The book starts off by introducing you to Cassia Pappas,  a young woman working in her father’s Greek restaurant. She is oppressed by the Greek ethnocentrism and her father’s work as hard as a mule ways. When they open a new location right across from a pizzeria the rivalry flourishes! Her father has declared the pizzeria and anyone associated with it, the Rossis, off limits. That of course proves impossible because they have the run of the whole town!


I don’t think there was one thing I didn’t like about the story. The characters were fun, and lighthearted. I think I laughed every other page, I couldn’t stop. Plus, there was absolutely no crying to be found. The story moved at a steady forward pace, there weren’t any lags or boring build ups.


Aside from the plot, which was tremendous, the set up of the book itself made me laugh. Each new chapter starts with a fun saying right below the chapter number. One is “You might be Greek if you tell your mama you’re not hungry and she thinks you have an eating disorder.” After reading these and reflecting on my life, I think I might be Greek.

I received a copy of this book from the publisher in exchange for my honest review.

Saturday, November 1, 2014

AMAZING History!

Thief of Glory

Sigmund Brouwer

…A boy coming of age in a time of war
…the love that inspires him to survive
    
      For ten year-old Jeremiah Prins, the life of privilege as the son of a school headmaster in the Dutch East Indies comes crashing to a halt in 1942 after the Japanese Imperialist invasion of the Southeast Pacific. Jeremiah takes on the responsibility of caring for his younger siblings when his father and older stepbrothers are separated from the rest of the family, and he is surprised by what life in the camp reveals about a woman he barely knows his frail, troubled mother.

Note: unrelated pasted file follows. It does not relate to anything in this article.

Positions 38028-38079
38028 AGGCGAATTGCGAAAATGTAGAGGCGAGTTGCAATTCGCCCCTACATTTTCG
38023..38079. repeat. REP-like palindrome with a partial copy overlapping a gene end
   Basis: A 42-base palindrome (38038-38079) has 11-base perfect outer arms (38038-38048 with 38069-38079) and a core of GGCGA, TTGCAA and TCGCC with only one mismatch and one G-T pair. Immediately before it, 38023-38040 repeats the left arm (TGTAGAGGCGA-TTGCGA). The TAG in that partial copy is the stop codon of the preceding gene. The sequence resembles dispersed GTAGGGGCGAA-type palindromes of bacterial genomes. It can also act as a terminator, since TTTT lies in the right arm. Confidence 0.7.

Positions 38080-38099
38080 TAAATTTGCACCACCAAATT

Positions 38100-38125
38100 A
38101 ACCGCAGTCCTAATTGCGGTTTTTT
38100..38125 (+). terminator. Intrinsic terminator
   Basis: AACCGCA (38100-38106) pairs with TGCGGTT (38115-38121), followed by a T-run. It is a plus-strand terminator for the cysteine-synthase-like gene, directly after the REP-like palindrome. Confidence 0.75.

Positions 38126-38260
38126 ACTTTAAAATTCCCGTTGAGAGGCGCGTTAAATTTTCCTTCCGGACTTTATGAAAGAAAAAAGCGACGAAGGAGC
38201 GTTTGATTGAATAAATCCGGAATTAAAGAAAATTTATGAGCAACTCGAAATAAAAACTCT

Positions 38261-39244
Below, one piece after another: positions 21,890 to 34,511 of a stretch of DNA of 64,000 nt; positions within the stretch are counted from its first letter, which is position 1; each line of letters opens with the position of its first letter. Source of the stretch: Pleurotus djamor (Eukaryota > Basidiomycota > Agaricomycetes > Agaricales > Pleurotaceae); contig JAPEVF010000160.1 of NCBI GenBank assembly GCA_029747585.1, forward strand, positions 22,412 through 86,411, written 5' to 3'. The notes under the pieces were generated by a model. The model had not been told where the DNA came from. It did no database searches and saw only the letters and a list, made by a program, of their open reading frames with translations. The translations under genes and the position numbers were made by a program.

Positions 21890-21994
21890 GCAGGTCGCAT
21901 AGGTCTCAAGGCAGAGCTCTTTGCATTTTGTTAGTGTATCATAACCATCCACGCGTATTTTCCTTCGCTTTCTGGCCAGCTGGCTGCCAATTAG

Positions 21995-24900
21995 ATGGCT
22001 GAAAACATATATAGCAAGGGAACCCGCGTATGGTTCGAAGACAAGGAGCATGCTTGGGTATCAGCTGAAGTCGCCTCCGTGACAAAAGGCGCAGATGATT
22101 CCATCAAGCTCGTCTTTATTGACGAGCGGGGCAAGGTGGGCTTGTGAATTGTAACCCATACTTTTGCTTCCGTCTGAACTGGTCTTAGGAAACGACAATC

Amidst starvation, brutality, sacrifice and generosity, Jeremiah draws on all of his courage and cunning to fill in the gap for his mother. Life in the camps is made more tolerable as Jeremiah’s boyhood infatuation with his close friend Laura deepens into a friendship from which they both draw strength.
     

      The darkest sides of humanity threaten to overwhelm Jeremiah and Laura, as time and war will test their fortitude. The only thing that will bring them safely to the other side is the most enduring bond of all.

     Thief of Glory is easily one of the best books I have read this year. I can't actually remember what I read this year, but it really made an impression. It was BE-YOU-TEE-FUL. The language carried me throughout the book. I was a little nervous walking into this book because concentration camp books tend to me really sad and just horrible, but once I started I couldn't stop.

     So the book goes through this kid's, Jeremiah, fight with concentration camps. Most stories about concentration camps surround the Jewish affliction, which makes this one rather interesting. Jeremiah is a young boy, about ten, when everything bad happens. The culture is so different than the one I am accustomed to. The book talks about all the pride surrounding marbles, and fighting among children.

     The book isn't related delicately. It is dirty, rough, and it makes you want to cry and flinch. Everything is so much more potent than most books you read. I would absolutely recommend this to anyone who could handle reading it. The only thing that should be mentioned is that the story is told from two time periods, From the young man as he experiences and it is book-ended by the older Jeremiah's reflections.

I received a copy of this book from the publisher in exchange for my complete and honest review.